Production and quality of milk suffers in heat
By Shelley Wright
MILK production and quality across Britain has been seriously affected by the drought, leading to shortages for dairy companies.
Milk Marque has had to invoke an emergency clause "force majeure" to allow it to break its customer contracts. To cope with the 70m litre, or 10%, cut in milk production this month MM has reduced its supply to dairies to about 3% below the contracted volumes.
It has warned that the shortage will continue for about a month. "But this very much depends on when the drought ends and the subsequent effects on production," said chief executive, Andrew Dare.
The cut in milk supplies is affecting dairy companies but they are still maintaining their supplies to the fresh liquid market.
MD Foods and Northern Foods both said they were still meeting all their fresh milk orders. Gerald Searle from MD Foods predicted that cheese makers would close their factories and sell their milk to the liquid dairies if the shortage continued.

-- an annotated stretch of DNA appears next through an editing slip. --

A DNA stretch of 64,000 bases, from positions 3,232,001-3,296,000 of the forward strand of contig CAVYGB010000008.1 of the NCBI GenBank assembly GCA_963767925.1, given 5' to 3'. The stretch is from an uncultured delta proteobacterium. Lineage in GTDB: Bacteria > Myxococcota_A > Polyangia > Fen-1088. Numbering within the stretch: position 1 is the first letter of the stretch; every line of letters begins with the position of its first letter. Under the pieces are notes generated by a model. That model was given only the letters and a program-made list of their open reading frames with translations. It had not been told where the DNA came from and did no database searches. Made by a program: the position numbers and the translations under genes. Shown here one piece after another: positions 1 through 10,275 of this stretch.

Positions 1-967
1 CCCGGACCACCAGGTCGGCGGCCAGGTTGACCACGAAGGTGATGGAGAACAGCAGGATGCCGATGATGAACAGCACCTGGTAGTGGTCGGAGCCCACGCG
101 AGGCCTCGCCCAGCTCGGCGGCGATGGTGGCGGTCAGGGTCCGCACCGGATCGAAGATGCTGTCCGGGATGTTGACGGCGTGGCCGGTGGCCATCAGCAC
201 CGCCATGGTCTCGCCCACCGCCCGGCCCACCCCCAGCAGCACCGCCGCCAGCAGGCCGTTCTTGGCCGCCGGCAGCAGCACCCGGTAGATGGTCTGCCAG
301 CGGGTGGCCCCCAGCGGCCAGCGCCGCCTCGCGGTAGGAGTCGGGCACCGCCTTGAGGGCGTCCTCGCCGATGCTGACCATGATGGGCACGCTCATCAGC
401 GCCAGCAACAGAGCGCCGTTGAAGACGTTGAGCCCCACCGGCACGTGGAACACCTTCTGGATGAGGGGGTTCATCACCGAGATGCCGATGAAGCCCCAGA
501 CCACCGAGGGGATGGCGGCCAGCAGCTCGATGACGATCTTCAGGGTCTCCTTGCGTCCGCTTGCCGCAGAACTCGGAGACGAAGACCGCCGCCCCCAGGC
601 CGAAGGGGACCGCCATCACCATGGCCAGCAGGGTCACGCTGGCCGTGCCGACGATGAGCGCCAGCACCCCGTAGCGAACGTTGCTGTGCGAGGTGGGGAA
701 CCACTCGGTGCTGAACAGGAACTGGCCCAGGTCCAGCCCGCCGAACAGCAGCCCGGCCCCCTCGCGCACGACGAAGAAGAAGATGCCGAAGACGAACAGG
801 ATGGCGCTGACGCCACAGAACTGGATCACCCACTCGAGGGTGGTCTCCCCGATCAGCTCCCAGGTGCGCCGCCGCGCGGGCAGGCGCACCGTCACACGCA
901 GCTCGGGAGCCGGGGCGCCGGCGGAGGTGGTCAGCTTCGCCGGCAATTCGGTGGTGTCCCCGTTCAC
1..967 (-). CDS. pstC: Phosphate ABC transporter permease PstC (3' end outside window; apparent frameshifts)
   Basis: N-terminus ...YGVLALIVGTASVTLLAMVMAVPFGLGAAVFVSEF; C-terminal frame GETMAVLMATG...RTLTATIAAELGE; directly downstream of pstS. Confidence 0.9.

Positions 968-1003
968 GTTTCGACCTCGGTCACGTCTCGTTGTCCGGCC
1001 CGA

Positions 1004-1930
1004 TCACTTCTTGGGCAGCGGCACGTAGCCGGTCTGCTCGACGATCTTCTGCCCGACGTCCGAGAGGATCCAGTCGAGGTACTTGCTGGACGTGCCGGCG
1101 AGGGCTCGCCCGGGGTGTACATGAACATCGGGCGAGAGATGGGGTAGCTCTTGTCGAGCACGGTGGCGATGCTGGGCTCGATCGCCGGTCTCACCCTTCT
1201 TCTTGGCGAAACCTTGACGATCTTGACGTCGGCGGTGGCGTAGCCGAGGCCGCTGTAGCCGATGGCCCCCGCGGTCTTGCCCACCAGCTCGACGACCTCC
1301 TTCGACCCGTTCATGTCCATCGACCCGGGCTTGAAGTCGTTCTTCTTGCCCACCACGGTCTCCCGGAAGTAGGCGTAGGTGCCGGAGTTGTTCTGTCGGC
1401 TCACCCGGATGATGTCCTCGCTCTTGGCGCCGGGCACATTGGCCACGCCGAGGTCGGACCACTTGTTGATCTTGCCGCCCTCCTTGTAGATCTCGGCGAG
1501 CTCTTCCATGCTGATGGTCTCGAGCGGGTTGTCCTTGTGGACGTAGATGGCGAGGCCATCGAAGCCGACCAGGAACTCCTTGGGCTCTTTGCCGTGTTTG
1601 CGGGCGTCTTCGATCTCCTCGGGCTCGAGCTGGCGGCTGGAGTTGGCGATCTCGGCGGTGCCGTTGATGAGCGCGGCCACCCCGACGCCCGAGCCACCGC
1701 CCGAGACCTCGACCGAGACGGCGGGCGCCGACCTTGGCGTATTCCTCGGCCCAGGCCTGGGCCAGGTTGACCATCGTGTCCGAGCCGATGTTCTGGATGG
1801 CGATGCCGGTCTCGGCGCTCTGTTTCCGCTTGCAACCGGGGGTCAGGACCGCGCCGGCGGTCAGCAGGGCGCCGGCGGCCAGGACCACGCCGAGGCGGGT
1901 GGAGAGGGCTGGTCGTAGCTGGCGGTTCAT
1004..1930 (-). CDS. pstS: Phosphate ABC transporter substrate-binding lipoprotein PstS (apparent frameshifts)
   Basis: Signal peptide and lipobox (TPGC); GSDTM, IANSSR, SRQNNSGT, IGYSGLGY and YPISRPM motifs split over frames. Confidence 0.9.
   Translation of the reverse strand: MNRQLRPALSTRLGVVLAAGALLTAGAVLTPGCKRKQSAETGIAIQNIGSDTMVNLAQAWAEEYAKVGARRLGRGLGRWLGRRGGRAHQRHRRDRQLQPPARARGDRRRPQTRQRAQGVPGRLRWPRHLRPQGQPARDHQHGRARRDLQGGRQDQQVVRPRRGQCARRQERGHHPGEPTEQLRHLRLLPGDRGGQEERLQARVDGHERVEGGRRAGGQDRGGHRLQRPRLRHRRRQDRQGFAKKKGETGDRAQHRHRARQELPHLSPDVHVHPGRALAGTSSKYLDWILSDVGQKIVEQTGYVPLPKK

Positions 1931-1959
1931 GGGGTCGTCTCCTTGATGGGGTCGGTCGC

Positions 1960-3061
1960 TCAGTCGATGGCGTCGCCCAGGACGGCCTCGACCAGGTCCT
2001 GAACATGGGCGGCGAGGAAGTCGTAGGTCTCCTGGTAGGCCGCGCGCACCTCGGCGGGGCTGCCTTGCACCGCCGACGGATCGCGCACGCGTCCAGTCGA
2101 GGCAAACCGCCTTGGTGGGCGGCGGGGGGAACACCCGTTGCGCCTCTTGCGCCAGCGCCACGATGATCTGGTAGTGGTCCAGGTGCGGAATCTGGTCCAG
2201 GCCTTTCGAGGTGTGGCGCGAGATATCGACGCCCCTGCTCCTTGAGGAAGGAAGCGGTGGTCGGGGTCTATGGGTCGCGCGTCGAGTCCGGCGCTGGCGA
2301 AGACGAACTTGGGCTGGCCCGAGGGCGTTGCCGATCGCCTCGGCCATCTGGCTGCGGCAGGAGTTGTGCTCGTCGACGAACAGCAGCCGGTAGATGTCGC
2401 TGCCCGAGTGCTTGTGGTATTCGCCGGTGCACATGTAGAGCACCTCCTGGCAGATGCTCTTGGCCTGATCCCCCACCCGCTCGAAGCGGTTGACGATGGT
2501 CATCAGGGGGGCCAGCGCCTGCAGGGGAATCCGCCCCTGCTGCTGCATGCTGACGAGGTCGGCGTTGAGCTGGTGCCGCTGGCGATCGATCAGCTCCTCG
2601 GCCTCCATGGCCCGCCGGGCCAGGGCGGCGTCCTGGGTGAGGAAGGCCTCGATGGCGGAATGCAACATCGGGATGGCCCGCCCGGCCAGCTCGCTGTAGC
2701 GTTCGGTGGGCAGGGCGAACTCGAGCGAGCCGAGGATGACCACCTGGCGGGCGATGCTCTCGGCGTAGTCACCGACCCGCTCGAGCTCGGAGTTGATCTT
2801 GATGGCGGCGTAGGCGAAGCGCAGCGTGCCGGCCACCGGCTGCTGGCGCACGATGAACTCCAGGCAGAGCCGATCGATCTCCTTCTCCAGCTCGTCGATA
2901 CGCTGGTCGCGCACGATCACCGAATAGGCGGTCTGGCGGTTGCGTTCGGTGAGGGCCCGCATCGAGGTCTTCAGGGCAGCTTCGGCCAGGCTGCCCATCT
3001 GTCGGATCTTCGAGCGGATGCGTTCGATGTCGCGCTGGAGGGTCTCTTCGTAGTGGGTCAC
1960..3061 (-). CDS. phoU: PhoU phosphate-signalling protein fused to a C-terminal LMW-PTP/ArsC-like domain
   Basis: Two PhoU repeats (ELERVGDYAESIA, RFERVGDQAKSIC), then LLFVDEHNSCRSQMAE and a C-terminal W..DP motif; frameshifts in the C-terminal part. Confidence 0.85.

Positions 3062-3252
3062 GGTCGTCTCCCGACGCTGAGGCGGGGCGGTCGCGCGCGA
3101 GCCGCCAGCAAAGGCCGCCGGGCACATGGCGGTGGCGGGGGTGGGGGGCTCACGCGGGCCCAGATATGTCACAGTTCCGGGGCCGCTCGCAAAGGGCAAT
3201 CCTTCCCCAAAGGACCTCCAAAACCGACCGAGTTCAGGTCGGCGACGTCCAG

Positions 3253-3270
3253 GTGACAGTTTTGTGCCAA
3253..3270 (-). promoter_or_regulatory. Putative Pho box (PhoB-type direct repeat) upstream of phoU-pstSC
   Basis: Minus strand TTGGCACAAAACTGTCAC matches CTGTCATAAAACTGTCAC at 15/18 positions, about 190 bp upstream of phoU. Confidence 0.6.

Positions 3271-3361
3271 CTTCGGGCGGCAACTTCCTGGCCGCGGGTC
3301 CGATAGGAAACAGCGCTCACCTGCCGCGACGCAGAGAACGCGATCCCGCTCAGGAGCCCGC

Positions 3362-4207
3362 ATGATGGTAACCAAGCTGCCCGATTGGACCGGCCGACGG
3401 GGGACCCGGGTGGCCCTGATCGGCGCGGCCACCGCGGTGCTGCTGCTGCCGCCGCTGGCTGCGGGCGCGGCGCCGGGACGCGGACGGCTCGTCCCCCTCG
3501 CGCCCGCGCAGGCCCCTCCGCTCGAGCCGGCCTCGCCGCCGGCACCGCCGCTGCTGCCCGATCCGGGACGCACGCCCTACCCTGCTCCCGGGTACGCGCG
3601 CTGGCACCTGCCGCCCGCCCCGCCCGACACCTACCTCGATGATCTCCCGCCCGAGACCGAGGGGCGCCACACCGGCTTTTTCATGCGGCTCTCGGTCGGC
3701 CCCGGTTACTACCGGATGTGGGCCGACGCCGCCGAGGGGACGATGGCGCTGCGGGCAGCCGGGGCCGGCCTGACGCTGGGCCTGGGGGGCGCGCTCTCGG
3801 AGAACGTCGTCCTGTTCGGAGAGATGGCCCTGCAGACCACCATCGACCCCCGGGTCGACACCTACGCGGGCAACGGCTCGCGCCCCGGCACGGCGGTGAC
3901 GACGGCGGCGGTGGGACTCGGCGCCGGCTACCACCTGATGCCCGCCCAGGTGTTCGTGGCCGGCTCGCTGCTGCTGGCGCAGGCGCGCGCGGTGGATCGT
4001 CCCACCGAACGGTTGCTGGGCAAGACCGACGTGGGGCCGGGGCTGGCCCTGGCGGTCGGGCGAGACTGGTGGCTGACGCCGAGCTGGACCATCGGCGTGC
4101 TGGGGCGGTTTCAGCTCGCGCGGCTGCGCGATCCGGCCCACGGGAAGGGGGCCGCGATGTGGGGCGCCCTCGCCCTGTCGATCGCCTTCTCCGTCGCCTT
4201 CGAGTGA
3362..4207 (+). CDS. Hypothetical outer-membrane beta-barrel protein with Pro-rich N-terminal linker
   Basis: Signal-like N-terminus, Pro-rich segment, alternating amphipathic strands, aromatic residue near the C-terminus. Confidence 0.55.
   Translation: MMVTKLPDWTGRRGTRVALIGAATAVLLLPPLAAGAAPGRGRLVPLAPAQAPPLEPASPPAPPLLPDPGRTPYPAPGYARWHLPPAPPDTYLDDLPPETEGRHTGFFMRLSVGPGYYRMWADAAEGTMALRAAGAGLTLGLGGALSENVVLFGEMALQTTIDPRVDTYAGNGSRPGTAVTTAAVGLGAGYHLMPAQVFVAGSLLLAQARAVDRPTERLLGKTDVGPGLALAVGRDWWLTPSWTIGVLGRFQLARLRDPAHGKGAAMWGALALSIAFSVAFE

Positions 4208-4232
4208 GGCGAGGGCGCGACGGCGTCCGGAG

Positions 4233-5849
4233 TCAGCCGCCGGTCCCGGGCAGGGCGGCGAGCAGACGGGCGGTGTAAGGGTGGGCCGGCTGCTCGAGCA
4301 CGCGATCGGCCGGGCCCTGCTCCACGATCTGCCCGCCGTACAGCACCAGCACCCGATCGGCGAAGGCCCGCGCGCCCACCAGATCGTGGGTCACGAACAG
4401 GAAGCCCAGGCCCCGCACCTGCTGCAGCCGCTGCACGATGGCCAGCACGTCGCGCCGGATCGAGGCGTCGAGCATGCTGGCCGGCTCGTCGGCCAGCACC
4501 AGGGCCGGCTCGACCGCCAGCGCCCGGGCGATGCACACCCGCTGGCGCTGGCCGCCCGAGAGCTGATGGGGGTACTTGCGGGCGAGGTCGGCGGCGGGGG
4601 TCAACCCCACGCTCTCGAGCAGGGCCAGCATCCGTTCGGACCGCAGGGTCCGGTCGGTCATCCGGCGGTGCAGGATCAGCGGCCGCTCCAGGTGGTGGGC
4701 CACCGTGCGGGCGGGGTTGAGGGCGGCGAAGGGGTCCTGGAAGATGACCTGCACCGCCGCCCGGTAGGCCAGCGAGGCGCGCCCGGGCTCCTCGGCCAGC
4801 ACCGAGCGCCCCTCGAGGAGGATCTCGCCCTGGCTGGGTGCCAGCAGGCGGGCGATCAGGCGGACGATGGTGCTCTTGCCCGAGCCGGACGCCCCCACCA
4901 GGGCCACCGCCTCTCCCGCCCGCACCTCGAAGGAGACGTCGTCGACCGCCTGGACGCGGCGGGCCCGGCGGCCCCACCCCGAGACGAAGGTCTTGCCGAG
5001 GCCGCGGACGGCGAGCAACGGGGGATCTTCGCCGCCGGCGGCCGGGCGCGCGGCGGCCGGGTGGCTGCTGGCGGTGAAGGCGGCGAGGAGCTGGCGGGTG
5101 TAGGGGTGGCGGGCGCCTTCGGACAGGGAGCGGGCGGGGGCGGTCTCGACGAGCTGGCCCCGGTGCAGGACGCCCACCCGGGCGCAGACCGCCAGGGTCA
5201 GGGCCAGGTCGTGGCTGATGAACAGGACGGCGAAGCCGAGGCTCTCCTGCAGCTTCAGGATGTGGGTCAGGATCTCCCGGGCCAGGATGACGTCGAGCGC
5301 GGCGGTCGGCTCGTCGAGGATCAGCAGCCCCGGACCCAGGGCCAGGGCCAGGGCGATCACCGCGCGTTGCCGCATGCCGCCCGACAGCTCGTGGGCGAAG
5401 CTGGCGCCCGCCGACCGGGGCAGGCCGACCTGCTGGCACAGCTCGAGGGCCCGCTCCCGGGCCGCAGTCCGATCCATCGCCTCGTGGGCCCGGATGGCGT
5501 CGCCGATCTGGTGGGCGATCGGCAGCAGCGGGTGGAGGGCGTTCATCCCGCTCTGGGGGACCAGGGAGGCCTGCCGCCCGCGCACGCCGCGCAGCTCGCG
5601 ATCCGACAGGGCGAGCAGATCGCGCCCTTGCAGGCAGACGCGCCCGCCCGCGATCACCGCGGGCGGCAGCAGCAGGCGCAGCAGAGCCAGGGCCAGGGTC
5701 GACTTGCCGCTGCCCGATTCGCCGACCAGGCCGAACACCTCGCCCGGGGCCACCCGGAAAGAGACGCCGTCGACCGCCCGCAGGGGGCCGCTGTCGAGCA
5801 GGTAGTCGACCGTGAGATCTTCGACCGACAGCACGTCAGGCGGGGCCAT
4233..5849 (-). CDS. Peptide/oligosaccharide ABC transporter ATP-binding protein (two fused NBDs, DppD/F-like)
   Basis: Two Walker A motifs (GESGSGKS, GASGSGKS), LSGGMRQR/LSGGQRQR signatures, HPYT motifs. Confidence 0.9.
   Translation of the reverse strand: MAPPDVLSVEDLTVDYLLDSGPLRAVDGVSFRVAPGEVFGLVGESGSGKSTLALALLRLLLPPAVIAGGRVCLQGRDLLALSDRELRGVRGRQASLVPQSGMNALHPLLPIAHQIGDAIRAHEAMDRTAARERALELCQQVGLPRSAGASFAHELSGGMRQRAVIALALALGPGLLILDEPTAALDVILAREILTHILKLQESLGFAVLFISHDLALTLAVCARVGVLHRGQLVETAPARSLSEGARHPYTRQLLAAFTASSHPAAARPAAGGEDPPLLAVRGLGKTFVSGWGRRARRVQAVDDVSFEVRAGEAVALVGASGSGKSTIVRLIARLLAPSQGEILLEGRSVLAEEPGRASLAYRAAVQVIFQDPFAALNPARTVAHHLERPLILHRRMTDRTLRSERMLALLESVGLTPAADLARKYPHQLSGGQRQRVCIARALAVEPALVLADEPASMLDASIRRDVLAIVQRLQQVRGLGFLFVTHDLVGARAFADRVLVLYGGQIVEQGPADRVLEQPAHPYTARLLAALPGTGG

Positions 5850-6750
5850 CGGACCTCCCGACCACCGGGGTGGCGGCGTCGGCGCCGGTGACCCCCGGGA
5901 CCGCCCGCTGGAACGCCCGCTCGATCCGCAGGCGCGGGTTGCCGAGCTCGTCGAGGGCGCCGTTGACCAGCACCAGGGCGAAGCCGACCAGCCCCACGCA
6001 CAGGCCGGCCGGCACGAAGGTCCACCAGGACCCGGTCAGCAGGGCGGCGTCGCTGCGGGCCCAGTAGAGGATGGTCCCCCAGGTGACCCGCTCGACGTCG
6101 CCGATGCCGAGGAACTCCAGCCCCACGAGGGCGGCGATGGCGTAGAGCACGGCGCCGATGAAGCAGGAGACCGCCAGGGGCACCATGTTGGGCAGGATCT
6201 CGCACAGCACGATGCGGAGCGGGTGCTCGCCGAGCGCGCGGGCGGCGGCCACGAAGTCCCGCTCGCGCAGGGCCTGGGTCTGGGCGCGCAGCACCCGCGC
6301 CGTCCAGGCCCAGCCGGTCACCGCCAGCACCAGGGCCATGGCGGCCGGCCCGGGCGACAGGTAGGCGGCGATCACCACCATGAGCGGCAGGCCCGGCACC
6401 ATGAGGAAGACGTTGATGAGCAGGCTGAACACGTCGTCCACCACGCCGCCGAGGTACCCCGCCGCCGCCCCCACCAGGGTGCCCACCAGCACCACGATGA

Dairy Crest closed its Davidstow cheddar factory this week. The plant will be out of action for at least a month and the milk supply will be diverted to the companys fresh milk dairies.
An official said the months closure would make cheese stocks tight but would not cause undue problems. But if the milk shortage continued beyond that then a cheese price rise later in the year might have to be considered.
But any attempts to raise the cheddar price could leave the UK open to imports from Ireland, where milk production is running ahead of last year.
Nestlés head of milk procurement, John Ross, was more concerned about the drop in milk quality rather than the lower volumes. The lower protein and fat in the milk resulted in lower product yields and increased costs, he said.
Scottish Milk has reported a 2% shortfall in supplies but remains confident that it can maintain supplies to customers within contract tolerances for the current month.
Northern Ireland is less seriously affected.